The Cancer Journal - Volume 5, Number 1 (January-February 1992)
How does one gain knowledge of the outer world? Our senses perceive it as signals that are put into the organism and processed. Signals are then assembled into patterns that are interpreted with propositions about their nature. Propositions may be sorted into empirical (or a posteriori), and a priori. Empirical propositions are gained by experience, and a priori propositions determine how information is processed (1, 2). A child playing with marbles may learn that when adding two marbles to two other marbles it gets four marbles, which is an empirical statement. But when realizing that "two and two are four" independently of the marbles it played with, the proposition is a priori. In this sense propositions of pure mathematics are a priori. Propositions may be also grouped according to their grammatical content, and whether they provide new information about the world. An analytic proposition is one in which the predicate is part of the subject, e.g., " a tall man is a man', and a synthetic proposition is one that is not analytic, and is generally gained by experience, e.g. "Napoleon was a man".
As long as phenomena do not interact, it appears as if analytic and a priori propositions on one hand, and synthetic and empirical, on the other, are synonymous. The difference between them becomes apparent when propositions are applied to interacting phenomena, particularly if it appears as if one causes the other and we are led to formulate the law of causality. We may then wonder whether this law is analytic or synthetic? In other words, is it part of the outer world, or was it imposed by our mind on the processed signals. Hume proved that the law of causality is not analytic, and yet in spite of being synthetic we can never be certain of its truth. Kant accepted the view that the law of causality is synthetic, but nevertheless maintained that it is a priori (1, 2). In other words, the law of causality describes nature, and yet was not conceived by us empirically. Kant called such propositions "synthetic a priori".
Kant created the "synthetic a priori" concept to account for knowledge of the world that was not gained by empirical means. As Bertrand Russell puts it: "Although none of our knowledge can transcend experience, it is nevertheless in part a priori and not inferred inductively from experience" (1). The concepts belongs to metaphysics that asserts its existence and is less concerned with how "synthetic a priori" knowledge is gained. How does one gain knowledge of the world without experience? The answer is given by the theory of evolution. But first we ought to distinguish between knowledge of the individual and knowledge of the species. The first is gained by experience, while the other is acquired by natural selection.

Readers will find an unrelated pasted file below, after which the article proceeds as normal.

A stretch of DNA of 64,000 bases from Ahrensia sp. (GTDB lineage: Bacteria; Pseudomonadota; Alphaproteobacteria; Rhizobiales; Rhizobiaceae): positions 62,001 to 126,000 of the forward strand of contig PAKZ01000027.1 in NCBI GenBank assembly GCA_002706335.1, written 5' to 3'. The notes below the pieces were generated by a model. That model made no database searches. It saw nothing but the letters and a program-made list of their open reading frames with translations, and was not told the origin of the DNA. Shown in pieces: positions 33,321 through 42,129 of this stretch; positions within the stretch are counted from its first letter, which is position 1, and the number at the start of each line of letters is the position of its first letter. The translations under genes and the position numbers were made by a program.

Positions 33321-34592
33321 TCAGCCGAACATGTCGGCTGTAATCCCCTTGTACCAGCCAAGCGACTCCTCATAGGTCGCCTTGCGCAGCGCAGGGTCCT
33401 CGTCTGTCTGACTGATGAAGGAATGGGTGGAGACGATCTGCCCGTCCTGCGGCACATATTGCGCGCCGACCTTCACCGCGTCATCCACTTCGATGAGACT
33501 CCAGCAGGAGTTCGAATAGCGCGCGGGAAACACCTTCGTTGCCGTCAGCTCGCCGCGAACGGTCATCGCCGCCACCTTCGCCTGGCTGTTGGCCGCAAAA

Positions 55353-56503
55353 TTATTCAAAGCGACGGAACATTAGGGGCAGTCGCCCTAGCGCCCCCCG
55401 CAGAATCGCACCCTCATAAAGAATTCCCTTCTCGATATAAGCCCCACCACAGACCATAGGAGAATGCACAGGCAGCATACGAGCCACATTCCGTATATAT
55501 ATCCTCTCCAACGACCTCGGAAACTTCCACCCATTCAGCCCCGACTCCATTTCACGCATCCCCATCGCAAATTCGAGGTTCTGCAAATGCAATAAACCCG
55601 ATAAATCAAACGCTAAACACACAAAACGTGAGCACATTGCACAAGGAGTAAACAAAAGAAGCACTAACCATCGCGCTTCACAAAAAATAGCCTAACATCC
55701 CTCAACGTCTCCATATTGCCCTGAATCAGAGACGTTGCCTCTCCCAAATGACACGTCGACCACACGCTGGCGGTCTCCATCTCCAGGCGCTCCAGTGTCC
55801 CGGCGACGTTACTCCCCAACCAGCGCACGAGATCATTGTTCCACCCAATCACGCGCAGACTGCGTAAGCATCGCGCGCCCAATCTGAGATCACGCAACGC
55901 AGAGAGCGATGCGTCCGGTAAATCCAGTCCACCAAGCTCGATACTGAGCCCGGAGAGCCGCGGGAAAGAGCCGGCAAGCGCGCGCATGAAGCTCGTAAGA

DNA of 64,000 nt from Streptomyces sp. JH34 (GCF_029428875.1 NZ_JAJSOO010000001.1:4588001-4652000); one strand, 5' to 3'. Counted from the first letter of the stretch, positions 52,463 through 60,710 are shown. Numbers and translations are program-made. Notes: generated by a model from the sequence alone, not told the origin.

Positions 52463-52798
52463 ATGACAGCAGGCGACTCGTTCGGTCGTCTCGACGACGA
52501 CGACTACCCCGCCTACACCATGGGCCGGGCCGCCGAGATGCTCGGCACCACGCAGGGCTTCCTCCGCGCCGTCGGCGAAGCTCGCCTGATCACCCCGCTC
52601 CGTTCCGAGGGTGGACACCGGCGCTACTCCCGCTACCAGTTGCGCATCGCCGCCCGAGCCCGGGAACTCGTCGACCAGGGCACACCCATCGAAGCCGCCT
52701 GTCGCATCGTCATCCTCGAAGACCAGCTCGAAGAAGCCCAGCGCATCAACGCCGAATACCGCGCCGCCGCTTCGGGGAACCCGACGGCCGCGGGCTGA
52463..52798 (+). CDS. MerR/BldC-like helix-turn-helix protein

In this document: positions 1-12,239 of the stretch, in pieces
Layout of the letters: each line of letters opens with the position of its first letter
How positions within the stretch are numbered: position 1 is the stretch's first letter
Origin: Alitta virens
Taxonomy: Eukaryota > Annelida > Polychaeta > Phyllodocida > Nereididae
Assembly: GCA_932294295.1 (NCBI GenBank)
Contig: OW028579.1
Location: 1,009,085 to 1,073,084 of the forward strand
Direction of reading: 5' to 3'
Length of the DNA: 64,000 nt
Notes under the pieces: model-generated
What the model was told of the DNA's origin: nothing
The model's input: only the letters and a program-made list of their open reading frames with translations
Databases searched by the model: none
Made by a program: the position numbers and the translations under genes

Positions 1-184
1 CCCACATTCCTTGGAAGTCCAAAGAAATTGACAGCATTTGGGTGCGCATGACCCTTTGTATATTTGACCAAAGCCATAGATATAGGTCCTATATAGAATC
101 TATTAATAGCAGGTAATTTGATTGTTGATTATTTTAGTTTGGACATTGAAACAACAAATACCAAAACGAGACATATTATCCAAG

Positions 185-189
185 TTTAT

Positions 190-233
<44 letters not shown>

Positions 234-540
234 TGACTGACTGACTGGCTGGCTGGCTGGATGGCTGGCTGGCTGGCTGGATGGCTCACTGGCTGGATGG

Even the smallest microbe on earth is guided by "synthetic a priori" knowledge that was conveyed to it by the species. An ameba knows how to avoid some noxious agents even before engulfing them, since carrying in its genome "synthetic a priori" information that is necessary for its survival. Nature selects individuals with most adequate "synthetic a priori" knowledge, and the "less fit" are eliminated. The "synthetic a priori" actually guides animal behavior, and its nature may be understood by studying behavior as done by ethology (3). Each species has a typical behavioral repertoire, known as ethogram that is innate and may be manifested at birth or later. For instance, the newly hatched chick knows that its mother is waiting outside the egg shell. Its expectations are nurtured by a priori knowledge that was not gained by experience. The act of mother selection, coined by K. Lorenz as imprinting, has to be distinguished from learning from experience. E.H. Hess demonstrated what happens when the chick's expectations are not fulfilled. He substituted for the real mother a model with a loudspeaker inside, that moved by mechanical means. The imprinted duckling followed the model as if it were his real mother (4). Outside the laboratory it would have paid for this mistake with its life and "selected out" from the species.
Immunology presumes that the organism carries "synthetic a priori" knowledge of antigens, and when necessary produces antibodies against them. Not only antigens, but any noxa that was encountered by the species since life began, had to leave its imprints on our genome. These are embodied as strategies that are triggered when noxae hit the organism (5). The major task of medicine is to mobilize a priori" knowledge for the patient's own benefit. In this forum we are concerned mainly with one disease that still evades our understanding and ask: What is the "synthetic a priori" knowledge of cancer that could be harnessed in order to heal it?
1. Russell B. A History of Western Philosophy. Simon and Schuster, New York, 1945.
2. Steiniz Y. In Defence of Metaphysics. Dvir Publishing House, Tel Aviv, 1990.
3. Eibl-Eibesfeldt I. Ethology, the Biology of Behavior. Holt Reinhart and Winston Inc., 1975.
4. ibid p. 260.
5. Zajicek G. What is a disease? Cancer J 4, 296, 1991.